Adolescents attending college six months after completing high school are significantly less likely to engage in risky sexual behavior than those who do not go to college, according to the first study to directly compare the two groups.
The University of Washington study, published in this month's issue of the Journal of Adolescent Health, also compared risky sexual behavior of teens living at home and those who established their own residences and found no significant differences between the groups, said Jennifer Bailey, a research scientist with the UW's Social Development Research Group and lead author of the paper.
"No one has compared typical teens before, because we stop being so concerned about their sexual behavior after they leave high school," said Bailey. "But it is important that we know what they are doing because late adolescence and the early 20s are the peak times for acquiring a sexually transmitted infection.
"HIV is a big risk. Chlamydia can affect fertility. The prevalence of gonorrhea and chlamydia are increasing. And some forms of human papillomavirus are related to cervical and other cancers. So it is important that we know what puts young people at risk for these sexually transmitted infections and what social structures may help protect them."
The study found that college students were more likely to always use a condom and less likely to engage in casual sex or high-risk sex than teens who did not attend a two- or four-year college.
For this study, casual sex was defined as having sex with someone not considered to be a boyfriend or girlfriend, having sex with someone they had known for less than two weeks or having more than one sexual partner in the previous month. Criteria for high-risk sex included casual sex and inconsistent condom use, as well as having sex with a man who had sex with other men or having sex with a partner who was HIV positive or who was an intravenous drug user.
Overall, the study showed that:
The finding that living at home did not confer defense against risky sexual behavior was unexpected.
"It was surprising to us that there wasn't a protective effect of living at home for risky sexual behavior," said Bailey. "Overall, adolescents who live with parents are less likely to be sexually active, but those who are having sex are just as likely to engage in risky sexual behavior.
"Generally what students do six months after graduation is what they did in high school. The kids who were doing risky sexual behavior in high school are continuing to do it. And the kids who were engaging in that behavior in high school generally are less likely to go to college," she said.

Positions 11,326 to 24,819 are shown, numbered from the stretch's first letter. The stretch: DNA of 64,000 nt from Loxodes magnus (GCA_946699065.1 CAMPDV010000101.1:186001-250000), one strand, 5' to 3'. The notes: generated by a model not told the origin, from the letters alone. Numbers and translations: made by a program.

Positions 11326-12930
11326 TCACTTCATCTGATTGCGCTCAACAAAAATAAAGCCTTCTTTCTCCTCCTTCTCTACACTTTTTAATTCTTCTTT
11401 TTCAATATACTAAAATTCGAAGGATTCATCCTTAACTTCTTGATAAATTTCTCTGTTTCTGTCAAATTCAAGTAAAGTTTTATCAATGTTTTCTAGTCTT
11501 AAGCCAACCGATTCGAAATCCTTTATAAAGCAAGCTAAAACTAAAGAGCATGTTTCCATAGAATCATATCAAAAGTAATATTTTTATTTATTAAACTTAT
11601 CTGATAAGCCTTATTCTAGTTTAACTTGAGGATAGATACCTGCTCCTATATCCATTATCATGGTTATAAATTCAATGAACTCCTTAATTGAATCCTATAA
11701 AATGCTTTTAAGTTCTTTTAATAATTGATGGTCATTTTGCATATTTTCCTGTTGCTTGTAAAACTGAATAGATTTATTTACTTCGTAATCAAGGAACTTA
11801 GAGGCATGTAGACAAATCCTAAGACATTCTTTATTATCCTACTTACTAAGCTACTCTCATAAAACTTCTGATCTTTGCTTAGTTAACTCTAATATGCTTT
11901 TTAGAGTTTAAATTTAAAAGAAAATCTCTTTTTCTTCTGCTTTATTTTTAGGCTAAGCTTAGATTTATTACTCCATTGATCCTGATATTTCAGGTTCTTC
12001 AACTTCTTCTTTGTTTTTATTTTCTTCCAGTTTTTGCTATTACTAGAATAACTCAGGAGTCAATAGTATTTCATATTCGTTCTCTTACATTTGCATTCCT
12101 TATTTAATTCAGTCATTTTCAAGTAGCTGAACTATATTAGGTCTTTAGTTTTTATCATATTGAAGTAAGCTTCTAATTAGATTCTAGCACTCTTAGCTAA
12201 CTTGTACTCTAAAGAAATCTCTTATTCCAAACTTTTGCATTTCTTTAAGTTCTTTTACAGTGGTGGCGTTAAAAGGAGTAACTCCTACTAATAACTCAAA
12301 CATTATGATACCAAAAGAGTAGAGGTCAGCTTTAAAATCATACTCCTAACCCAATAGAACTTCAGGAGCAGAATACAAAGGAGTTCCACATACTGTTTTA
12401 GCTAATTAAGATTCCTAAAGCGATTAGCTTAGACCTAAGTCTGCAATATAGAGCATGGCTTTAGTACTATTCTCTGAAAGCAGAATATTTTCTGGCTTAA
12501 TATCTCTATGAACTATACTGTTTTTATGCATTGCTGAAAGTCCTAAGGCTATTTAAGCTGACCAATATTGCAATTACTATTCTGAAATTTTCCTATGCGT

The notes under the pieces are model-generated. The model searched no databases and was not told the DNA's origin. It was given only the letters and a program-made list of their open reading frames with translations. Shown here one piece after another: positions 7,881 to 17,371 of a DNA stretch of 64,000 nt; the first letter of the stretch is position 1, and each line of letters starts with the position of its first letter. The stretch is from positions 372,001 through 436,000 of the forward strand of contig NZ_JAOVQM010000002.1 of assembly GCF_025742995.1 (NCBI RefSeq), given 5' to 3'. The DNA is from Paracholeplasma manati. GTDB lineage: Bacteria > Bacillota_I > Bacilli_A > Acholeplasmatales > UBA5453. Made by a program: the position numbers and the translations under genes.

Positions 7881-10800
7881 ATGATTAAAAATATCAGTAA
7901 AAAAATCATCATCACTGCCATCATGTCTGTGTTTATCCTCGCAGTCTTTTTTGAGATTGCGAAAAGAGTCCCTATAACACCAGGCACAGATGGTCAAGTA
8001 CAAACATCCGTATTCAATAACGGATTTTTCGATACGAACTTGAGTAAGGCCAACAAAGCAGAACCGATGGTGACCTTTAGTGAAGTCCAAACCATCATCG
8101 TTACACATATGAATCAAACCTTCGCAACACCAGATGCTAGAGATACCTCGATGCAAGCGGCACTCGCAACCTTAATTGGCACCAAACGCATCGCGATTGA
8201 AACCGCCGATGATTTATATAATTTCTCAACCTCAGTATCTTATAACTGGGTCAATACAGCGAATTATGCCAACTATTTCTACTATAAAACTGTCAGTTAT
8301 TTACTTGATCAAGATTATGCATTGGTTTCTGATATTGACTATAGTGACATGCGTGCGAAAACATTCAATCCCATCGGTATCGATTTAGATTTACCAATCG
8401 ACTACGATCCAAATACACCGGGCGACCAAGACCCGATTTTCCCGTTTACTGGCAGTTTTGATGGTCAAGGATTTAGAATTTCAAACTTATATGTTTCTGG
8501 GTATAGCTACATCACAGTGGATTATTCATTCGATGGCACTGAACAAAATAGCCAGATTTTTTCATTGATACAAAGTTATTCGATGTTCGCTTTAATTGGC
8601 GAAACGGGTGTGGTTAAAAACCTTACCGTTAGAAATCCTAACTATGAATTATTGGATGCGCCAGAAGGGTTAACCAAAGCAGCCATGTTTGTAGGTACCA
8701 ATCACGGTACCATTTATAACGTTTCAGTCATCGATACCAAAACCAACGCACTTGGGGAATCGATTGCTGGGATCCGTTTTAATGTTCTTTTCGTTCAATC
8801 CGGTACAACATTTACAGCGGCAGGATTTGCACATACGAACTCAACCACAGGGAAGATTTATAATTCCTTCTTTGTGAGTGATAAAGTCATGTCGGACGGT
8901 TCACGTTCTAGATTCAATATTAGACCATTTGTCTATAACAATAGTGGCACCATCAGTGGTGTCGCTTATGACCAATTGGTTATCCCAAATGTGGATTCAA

While the study focused on the differences between college and non-college attendees, data showed drug and alcohol use in high school was an important contributor to risky sexual behavior. Those who used drugs, alcohol or marijuana in high school were six times as likely to engage in casual sex and four times as likely to engage in high-risk sex behavior as non-users. Bailey said the findings emphasize the need for continuing efforts for HIV and sexually transmitted disease prevention programs in high school and beyond.
"We need these programs because those people who are reporting more risky sexual behavior are those who are at the highest risk for sexually transmitted diseases. There is an easy way to reach the kids who go to college and there are all kinds of resources there for them," she said.
"The others are harder to reach with a prevention message once they are out of high school. Thirty-five percent of the teenagers in our study who weren't in college reported inconsistent condom use. That's important. We need to continue to try to reach young people who put themselves at risk."
Study participants were 834 adolescents from the Raising Healthy Children Project who filled out questionnaires annually starting in the first or second grade through the spring of their senior year in high school and then again in the fall following graduation. Questions about substance use began in the fifth and sixth grades and questions about their sexual behavior started in middle school. Students in the study were originally drawn from 10 elementary schools in Edmonds, Wash., near Seattle.
The National Institute on Drug Abuse funded the research. Co-authors of the study are Charles Fleming, Jessica Henson, Richard Catalano and Kevin Haggerty. All are affiliated with the Social Development Research Group, which is part of the UW's School of Social Work.
For more information, contact Bailey at (206) 616-9115 or firstname.lastname@example.org.
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